Class Action News

INSIGHT: Genomics Could Make Toxic Mass Tort, Class Actions Harder to Win

March 20, 2019, 8:00 AM

The growing knowledge of genetic factors and their interaction with environmental factors has the power to forever change mass tort and class action litigation.

In July, a St. Louis jury awarded $4.7 billion in damages in a mass tort suit against Johnson & Johnson. Trial lawyers for 22 women charged that using the company’s iconic baby powder caused their clients to develop ovarian cancer. As many as 9,000 similar suits are said to be pending.

Sensational though it was, what could be called the Great Talc Case may be remembered as the beginning of the end of multi-plaintiff chemicals-and-cancer suits.

At the center of every suit of this kind is the presumption that all people react to all environmental exposures at all levels in the same way. That is why, as with the 22 Great Talc Case women, everyone sues together and their lawyers point to statistical correlations (that may or may not indicate a common cause) to pursue gigantic judgments.

But genomics could make it increasingly hard to win the kind of all-plaintiffs-in-the-pool lawsuits seen in most toxic tort courtrooms today.

Disease Resistance Is in Genetic Code

All of us carry within us a genetic code. Most know that this code determines our most prominent characteristics: sex, height, eye color, left or right handedness, and much more. But few realize that it also influences our resistance to numerous diseases, none more than cancer—and not just cancer generally but to highly specific cancers, papillary thyroid cancer, acute myeloid leukemia (AML) or peritoneal mesothelioma, for example.

To illustrate: eight genes are highly associated with papillary thyroid cancers. If at conception any two come up together in the genetic slot machine’s windows, the new person will be at increased risk of developing papillary thyroid cancer very young, regardless of environmental exposures.

Likewise, there are twelve extremely rare and hereditary mutations in Fanconi anemia subtype protein, each of which can dramatically increase the risk of developing AML. A variant known as CDKN2A especially predisposes carriers to die of cancers that involve double-strand breaks in DNA, which smoking, sun and other environmental exposures all trigger.

The definitiveness of such findings varies from cancer to cancer, but our understanding continues to grow. For example, we are learning to use genomics to determine whether an individual is resistant to benzene-induced AML.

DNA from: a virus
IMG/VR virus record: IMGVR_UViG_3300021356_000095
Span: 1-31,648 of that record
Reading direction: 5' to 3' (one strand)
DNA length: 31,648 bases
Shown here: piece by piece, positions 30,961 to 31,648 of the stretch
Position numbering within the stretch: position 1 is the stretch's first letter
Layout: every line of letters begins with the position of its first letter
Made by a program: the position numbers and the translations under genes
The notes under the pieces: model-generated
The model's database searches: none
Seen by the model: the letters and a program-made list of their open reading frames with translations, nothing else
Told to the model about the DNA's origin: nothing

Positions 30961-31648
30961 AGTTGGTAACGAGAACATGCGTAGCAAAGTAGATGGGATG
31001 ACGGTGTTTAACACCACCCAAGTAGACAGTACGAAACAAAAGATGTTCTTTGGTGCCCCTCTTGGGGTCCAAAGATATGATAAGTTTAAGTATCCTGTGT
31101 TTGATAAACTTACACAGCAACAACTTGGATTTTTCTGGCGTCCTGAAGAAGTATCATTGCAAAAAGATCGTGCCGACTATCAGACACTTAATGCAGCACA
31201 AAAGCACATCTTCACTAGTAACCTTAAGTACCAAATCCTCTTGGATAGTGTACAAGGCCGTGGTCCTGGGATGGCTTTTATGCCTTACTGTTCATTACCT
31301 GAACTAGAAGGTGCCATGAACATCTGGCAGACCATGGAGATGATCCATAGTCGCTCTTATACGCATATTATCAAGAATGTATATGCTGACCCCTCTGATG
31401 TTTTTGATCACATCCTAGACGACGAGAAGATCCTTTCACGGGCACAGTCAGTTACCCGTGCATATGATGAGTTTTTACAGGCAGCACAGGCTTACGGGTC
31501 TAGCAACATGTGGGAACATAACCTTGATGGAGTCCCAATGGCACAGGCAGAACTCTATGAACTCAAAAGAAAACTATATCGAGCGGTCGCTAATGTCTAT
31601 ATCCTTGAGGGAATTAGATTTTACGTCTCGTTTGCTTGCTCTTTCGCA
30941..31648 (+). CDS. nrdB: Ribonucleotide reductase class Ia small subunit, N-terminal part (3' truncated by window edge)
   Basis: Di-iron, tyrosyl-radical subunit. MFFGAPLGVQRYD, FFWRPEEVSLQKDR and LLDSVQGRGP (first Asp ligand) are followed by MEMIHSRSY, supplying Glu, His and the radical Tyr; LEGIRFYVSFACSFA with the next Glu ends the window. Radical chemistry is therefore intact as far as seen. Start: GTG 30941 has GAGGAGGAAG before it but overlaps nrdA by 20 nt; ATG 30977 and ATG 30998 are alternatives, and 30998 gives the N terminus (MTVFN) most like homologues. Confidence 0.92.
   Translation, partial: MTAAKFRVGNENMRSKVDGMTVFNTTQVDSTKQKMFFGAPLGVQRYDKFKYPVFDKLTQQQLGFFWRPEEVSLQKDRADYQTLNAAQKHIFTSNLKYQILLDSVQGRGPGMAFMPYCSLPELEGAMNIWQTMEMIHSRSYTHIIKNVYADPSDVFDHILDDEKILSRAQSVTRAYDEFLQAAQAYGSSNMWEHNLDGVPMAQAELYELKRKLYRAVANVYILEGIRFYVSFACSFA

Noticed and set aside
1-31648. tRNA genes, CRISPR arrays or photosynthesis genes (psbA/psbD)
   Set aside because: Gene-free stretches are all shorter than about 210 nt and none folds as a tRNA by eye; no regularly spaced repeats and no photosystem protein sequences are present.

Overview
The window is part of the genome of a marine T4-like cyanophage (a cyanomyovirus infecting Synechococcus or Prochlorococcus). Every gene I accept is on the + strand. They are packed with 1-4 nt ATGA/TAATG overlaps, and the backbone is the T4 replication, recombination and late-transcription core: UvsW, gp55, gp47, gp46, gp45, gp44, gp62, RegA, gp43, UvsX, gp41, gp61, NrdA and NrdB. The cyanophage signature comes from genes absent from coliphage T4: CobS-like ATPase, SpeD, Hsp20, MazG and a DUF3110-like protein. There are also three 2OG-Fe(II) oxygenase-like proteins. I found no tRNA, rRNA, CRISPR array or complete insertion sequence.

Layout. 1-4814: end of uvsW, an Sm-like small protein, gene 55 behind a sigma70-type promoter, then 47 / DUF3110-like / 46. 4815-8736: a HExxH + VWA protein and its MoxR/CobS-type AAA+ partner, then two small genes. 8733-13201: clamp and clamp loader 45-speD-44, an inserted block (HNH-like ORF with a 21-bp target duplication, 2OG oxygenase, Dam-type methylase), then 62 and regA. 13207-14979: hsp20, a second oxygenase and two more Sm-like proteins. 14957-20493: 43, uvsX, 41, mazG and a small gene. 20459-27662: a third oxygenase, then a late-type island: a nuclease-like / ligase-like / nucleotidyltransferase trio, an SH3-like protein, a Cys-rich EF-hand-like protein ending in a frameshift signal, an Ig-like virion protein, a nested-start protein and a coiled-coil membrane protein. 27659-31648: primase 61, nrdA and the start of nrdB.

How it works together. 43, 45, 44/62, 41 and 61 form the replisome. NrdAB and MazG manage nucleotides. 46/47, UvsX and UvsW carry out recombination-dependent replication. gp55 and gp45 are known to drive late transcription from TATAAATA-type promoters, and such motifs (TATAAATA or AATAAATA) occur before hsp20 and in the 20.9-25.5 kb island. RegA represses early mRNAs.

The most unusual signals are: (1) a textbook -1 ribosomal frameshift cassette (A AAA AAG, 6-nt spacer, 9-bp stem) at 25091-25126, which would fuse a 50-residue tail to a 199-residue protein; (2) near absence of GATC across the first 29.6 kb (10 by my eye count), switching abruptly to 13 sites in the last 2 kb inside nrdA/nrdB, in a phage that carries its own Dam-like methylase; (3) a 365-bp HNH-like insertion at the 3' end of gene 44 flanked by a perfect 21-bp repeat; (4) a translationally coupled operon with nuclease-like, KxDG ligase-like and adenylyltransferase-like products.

Genomics can already provide an indication that an individual is resistant to AML. But we don’t yet have the same level of understanding about whether an individual is genetically resistant to asbestos-induced mesothelioma. Similarly, it is well known that mutations of BRCA2 play a major role in driving ovarian cancer.

Bad News for Litigation

The clarity of genomics is bad news for litigation that exploits the fog of epidemiology. Epidemiological data are the opposite of genomic data. Epidemiology covers large populations. It makes no judgments about whether a particular individual will develop a particular cancer as a result of a particular environmental factor generated by a particular factory or product. Genomics comes closer to answering the question that matters: Did this chemical cause a change in person A but not in person B?

Epidemiology certainly has an important place in science, but likely less so, as time goes on, in the courtroom. Genomics is far more suited because it tries to find out whether a chemically induced mutation caused a specific cancer or something else did.

Epidemiology, by contrast, offers probabilities about broad populations. A genomic analysis is necessary to provide detail about the individual, which is what matters in the fact-specific cases that come to trial.

Advanced genetic examination could soon show in a dispute like the Great Talc Case that some substance other than talc induced the cancer in some of the plaintiffs, that other plaintiffs were the victims of an insurmountable hereditary tendency toward ovarian tumors or that one suffered from a spontaneous genetic flaw.

Precise Information Is Powerful

Generic mass tort and class action litigation makes no sense when information can be this precise and nuanced. According to Len van Zyl Ph.D. of ToxicoGenomica, which advises litigants in toxic tort cases, “We are already seeing courts and lawyers make use of genetic information in toxic tort cases.”

As with all disruptive innovations, the use of genomics in chemicals-and-cancer lawsuits has understandably met with skepticism and caution among plaintiff and defense attorneys. Both recognize that this new information changes the game, but neither is certain just how.

For mass-tort plaintiff attorneys it may end some mega paydays. For defense attorneys it may confirm that some plaintiffs are without question entitled to awards.

But what no one can doubt is that the one undisputed winner will be more most important party in any courtroom—justice.

Author Information

Dr. Bob Wassman is the chief executive officer and chief medical officer of Life Designs Ventures. He is a medical geneticist focused on reproductive medicine, rare cell diagnostics, and next-generation DNA sequencing, and has been founder and CEO or CMO at six genetic-medical companies.

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